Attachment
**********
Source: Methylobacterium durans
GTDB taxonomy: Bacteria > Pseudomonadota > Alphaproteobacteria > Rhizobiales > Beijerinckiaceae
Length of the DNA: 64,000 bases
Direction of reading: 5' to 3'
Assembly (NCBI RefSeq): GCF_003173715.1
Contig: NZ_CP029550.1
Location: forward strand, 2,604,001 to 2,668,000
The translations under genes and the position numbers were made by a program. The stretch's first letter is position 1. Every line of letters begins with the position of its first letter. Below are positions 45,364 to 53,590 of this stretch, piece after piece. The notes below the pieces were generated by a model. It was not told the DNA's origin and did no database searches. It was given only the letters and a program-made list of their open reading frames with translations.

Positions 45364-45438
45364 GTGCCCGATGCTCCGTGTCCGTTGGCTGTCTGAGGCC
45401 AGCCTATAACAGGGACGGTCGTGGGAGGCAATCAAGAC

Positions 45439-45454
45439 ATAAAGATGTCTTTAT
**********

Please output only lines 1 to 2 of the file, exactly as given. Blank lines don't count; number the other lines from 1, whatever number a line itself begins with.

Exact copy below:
Source: Methylobacterium durans
GTDB taxonomy: Bacteria > Pseudomonadota > Alphaproteobacteria > Rhizobiales > Beijerinckiaceae